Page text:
Wiki Discussion: SWI-Prolog in the browser using WASM

Running tests under Node.js brings decision whether we should build both browser and node.js variants of the WebAssembly version. The main difference is:

  • Browser variant uses virtual filesystem and you need to inject files before reading them from Prolog;
  • Node.js variant uses Node.js filesystem APIs and reads native (host) files.

I think so far we built both variants.

I would lean a bit to the side where we only have the browser variant because:

  • If you can run Node.js then you can probably run SWI in easier ways than through WebAssembly;
  • Having only the browser variant would bring less confusion.

Edit: running browser variant in Node.js would just use virtual filesystem.

Of course, the best case would be a configurable option whether you get the virtual filesystem or Node.js API-based IO.

There is also addFunction which gives a raw function pointer. This allows to register a JavaScript function, obtain a pointer, pass this pointer to WebAssembly and have WebAssembly/C call it as a function. While this is also likely too low level, it’s very likely an important building block to provide a working interface. Interacting with code — Emscripten 3.1.19-git (dev) documentation

I dislike emscripten_run_script because it leads to code passed around as strings which is incredibly unreadable.

js_yield is interesting but needs some way to pass around more structured data.

As is, we probably need that. The Node version is used for the Prolog built steps (rather than using native Prolog using the NATIVE_FRIEND mechanism) and is useful for running ctest. I guess eventually we want to make this available as an npm module where we might only include the browser version?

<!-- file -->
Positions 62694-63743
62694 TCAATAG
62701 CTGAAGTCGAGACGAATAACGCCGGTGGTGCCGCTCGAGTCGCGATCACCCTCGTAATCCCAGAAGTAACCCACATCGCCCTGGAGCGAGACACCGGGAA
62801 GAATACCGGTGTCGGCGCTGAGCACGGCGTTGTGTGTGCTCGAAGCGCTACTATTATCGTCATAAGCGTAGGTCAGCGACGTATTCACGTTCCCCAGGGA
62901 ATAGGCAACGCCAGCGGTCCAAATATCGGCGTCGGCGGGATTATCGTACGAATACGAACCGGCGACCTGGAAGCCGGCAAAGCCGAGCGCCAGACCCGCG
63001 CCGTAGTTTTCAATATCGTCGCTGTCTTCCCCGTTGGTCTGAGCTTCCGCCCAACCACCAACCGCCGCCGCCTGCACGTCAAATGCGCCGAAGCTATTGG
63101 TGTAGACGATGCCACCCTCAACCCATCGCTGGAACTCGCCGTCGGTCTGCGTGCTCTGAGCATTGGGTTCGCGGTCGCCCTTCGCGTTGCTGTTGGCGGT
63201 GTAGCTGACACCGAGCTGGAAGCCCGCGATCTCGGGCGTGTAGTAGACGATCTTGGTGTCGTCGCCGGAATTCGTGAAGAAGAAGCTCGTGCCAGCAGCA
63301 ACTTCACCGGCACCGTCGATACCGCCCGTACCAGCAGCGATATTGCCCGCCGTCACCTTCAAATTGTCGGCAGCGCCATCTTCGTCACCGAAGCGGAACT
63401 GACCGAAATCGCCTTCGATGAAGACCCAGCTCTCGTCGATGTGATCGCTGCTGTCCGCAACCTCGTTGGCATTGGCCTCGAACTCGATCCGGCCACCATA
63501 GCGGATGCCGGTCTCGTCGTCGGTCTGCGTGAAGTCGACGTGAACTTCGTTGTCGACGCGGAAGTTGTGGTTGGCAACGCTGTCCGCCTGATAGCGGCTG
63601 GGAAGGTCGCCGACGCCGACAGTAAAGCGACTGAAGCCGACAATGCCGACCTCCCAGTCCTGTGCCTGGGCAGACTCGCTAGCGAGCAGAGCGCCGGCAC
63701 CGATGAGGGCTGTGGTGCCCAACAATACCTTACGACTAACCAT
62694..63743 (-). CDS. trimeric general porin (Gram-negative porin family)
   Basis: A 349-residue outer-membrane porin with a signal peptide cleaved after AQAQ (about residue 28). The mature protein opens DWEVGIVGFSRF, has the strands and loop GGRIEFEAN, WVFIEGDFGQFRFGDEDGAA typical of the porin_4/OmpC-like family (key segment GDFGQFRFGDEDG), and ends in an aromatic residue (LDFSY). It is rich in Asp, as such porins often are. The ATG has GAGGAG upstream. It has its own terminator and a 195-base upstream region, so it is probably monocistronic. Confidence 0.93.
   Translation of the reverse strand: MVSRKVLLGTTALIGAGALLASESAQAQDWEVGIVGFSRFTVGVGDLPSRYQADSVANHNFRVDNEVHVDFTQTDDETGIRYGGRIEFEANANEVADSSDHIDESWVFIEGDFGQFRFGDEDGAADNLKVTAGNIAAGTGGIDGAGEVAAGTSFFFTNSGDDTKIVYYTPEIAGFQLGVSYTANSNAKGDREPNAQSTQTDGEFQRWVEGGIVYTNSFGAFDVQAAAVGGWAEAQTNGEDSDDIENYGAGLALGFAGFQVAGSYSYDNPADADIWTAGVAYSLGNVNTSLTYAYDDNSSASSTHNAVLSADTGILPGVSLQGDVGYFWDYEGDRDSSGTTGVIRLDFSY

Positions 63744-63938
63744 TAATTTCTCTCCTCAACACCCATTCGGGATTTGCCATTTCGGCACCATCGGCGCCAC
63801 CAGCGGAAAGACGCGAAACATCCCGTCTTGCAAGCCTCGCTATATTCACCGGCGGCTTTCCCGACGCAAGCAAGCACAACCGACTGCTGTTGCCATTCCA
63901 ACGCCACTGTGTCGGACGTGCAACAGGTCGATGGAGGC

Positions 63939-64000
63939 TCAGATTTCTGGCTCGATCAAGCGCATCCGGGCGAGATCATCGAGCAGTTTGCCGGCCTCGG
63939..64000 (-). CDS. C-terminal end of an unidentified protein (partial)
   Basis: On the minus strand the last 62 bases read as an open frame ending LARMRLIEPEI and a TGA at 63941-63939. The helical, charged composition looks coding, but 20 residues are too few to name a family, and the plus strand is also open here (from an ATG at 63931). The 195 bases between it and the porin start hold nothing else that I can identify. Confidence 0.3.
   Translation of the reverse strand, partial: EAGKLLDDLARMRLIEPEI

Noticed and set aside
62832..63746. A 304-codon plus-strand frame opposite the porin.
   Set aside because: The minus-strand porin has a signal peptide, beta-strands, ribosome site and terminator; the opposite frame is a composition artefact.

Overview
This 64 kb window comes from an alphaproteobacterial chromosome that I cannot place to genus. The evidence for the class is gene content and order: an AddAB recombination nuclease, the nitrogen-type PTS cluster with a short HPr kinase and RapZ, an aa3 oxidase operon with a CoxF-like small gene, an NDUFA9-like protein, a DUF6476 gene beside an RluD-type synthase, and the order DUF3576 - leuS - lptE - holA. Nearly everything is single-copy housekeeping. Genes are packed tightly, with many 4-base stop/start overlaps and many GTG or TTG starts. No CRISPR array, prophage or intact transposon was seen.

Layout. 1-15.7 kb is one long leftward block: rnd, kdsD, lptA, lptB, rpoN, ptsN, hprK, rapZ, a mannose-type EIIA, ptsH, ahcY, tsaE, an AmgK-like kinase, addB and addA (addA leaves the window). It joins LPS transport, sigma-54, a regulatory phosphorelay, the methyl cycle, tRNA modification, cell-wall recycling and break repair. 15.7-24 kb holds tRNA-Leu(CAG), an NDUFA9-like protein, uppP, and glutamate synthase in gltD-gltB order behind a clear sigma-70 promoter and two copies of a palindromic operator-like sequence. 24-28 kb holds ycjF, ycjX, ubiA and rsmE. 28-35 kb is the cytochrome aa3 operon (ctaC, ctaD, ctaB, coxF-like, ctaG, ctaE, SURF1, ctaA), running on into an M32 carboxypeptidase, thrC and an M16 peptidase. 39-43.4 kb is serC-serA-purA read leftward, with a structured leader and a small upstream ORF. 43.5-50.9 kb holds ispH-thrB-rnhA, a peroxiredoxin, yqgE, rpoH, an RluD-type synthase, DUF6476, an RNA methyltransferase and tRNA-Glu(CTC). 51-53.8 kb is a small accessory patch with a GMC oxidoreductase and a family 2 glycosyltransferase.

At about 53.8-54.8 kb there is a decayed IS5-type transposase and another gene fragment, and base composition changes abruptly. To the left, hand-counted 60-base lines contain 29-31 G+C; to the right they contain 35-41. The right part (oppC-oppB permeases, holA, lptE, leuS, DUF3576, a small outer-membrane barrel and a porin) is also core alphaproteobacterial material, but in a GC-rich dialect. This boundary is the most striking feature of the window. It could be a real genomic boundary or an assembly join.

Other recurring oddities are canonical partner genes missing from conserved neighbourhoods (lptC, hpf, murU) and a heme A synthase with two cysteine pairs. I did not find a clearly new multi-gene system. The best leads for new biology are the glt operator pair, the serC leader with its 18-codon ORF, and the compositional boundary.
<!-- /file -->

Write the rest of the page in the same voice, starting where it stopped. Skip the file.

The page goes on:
I had seen that, but forgot about it :frowning: That looks better :slight_smile: With some auto-generated wrappers we should be able to just call a JavaScript function from Prolog.

1 Like

It’s difficult to understand what “complete asyncify” means in this case. It does not seem to be asyncify as meant by Emscripten? Asyncify — Emscripten 3.1.19-git (dev) documentation

From what I understand, Emscripten asyncify comes with heavy overhead in both code size and runtime performance.

I would not say that js_yield is a callback hell. Many apps just calling Prolog predicates would likely never have to deal with it and calling js_yield from Prolog itself appears completely sync, there is no need to wrap it in an engine or use Prolog callbacks.

@Jan
@jamesnvc

FYI

One feature this Discourse site is lacking is the ability to run code in place in a post.

This might be possible now that the SWI-Prolog WASM (#wasm_wiki #wasm_demo) is making progress.

As we (Discourse admins) know we can not add anything we want to this Discourse site but we can add theme components as we did with

Based on

all of the stars seem to be aligning for this to happen.

2 Likes

How feasible it would be extracting JSON-related code from there? HTML is big one and probably troublesome since so many guides and documentation refers to HTML support as being from http package.

General JSON representation was mentioned here:

Was it about this representation? term_to_json/3

I think ideally it should be both and on Node.js you should be able to select either of them. The actual WebAssembly binary should be exactly the same. The difference is in the wrapping JavaScript provided by Emscripten. I’m working slowly on the package. My main goal so far was actually TypeScript support and automated build through docker to make current code easier to use by others. Improving API, term representation etc. was secondary.

Besides Javascript/Typescript, there’s also Dart (used to implement Flutter, I think), which runs in the browser (Chrome, Edge, Firefox, Safari). Some years ago, I attended a talk that claimed Dart had more parallelism than Javascript, but I don’t remember the details; and Javascript might have adopted some or all of Dart’s parallelism features in the interim.